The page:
“I have good memories of growing up in the olive and orange groves, one reason why I live in Southern California now,” he said.
Coming to Speed School of Engineering in 2002 was a key turning point for Elbasyouni’s successful career path.
“I had incredible mentors there. I remember when I wasn’t even sure how I was going to pay for my master’s and they helped me get that job in the computer department,” he said.
In another case, Elbasyouni said he was struggling to pay tuition and needed $500 to finish the semester, and one of his professors offered to pay it himself.
“It was every single small thing like this,” he said. “I received mentoring and guidance from every professor I had. In my previous college experiences, I had nothing like that. I felt like a number, whereas at UofL I felt like I’m part of a family.”
For budding engineers, Elbasyouni said he believes Speed School offers an excellent path to success: small classes with a lot of hands-on lab experience, the math program which promotes camaraderie and connection with other students early on, and last but definitely not least, the ability to talk to any professor about any issue.
“It’s always an open door,” he said. “They appreciated the fact that you wanted to learn. Speed School really gives you that passion for engineering.”
After graduating from Speed School with his Master’s in Electrical & Computer Engineering in 2005, Elbasyouni worked for a variety of companies as a hardware engineer designing electrical vehicles, including General Electric in Louisville and startup electrical vehicle companies in Boston and California, before he was contracted to design the motor controller and other components of the Mars helicopter. Today, he’s a senior director at Astrodyne TDI in Santa Monica, California, responsible for West Coast operations. The company designs and solves problems for aerospace, commercial aviation and superconductor industries.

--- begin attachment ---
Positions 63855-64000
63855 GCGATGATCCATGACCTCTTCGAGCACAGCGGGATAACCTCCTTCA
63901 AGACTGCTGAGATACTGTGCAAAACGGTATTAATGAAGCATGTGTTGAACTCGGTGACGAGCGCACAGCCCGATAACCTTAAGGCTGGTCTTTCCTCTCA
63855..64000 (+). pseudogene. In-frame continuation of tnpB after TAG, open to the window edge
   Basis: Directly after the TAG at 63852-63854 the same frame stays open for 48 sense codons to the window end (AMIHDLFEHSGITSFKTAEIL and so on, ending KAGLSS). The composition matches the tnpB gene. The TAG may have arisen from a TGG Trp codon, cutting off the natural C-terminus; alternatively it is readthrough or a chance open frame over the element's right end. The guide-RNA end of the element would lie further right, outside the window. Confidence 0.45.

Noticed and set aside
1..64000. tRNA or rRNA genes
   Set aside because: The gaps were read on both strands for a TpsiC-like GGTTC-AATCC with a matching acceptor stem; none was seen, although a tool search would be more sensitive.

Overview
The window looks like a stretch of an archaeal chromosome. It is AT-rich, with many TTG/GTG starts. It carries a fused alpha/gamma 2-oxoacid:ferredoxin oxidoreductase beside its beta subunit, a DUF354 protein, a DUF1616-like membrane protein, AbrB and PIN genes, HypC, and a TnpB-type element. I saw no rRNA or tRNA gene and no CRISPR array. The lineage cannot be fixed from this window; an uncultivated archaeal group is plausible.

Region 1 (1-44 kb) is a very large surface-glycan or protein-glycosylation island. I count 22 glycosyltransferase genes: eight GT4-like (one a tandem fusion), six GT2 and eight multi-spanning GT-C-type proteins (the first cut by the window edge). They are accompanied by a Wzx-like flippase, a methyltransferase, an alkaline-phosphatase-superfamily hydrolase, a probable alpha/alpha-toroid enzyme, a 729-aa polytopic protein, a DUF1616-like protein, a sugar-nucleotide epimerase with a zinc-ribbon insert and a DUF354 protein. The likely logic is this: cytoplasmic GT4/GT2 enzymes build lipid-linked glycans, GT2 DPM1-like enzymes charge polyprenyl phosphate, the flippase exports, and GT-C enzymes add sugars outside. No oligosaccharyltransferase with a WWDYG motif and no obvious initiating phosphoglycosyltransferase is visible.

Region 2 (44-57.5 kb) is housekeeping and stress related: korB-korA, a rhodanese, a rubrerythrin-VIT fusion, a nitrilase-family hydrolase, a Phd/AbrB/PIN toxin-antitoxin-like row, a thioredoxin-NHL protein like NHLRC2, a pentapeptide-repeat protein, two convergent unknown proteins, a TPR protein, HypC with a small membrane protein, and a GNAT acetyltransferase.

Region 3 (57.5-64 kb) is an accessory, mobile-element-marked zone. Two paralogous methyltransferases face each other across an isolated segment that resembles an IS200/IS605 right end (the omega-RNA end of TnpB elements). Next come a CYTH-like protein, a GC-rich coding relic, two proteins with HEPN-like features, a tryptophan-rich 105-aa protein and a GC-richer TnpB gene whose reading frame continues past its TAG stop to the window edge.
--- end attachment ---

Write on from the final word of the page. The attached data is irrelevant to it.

In his role at Astrodyne, Elbasyouni also recruits and hires engineers, and that is where Speed School shines, he said, even in comparison to bigger-name engineering programs. For example, Elbasyouni was able to take a senior-level design job himself straight out of college.
“I see engineers from big engineering schools that don’t know how to hold a soldering gun or know the basics. They know a lot of theory, but don’t have enough hands-on experience. These differences in the way a lot of Speed School classes are taught have given me an advantage in the field. There were so many professors who had a big influence on me in so many ways and helped me through my career. I want them to know they’re all part of the accomplishment we achieved on Mars.”
It was at Speed School that Elbasyouni’s philosophy about engineering and life also began to evolve.
“Before, I always wanted to be in that entrepreneurial world but afterwards, I became active in environmental issues and wanted to be a person to try to make as much change as I could in the world,” he said. “It’s why I took the avenue I did exploring alternative energy efficiency. I am proud to have a negative carbon footprint on the planet. It changed my way of looking at life.”
How does Elbasyouni hope to make his mark on the world as an engineer? He said he is already “in process” with his next career step, creating his own startup, and he may work with NASA again in the future. It has always been his goal to own his own company, he says. His ambitions are driven by his desire to change the world.
“I want to work at things that are going to make the world a better place, providing tools to make it easier for people in underprivileged places,” he said. “I believe we can change the world by engineering new ways to communicate, utilize the environment, and do everything around us. We are all one, we just don’t realize it. We all want the same things – to enjoy life and live in peace.”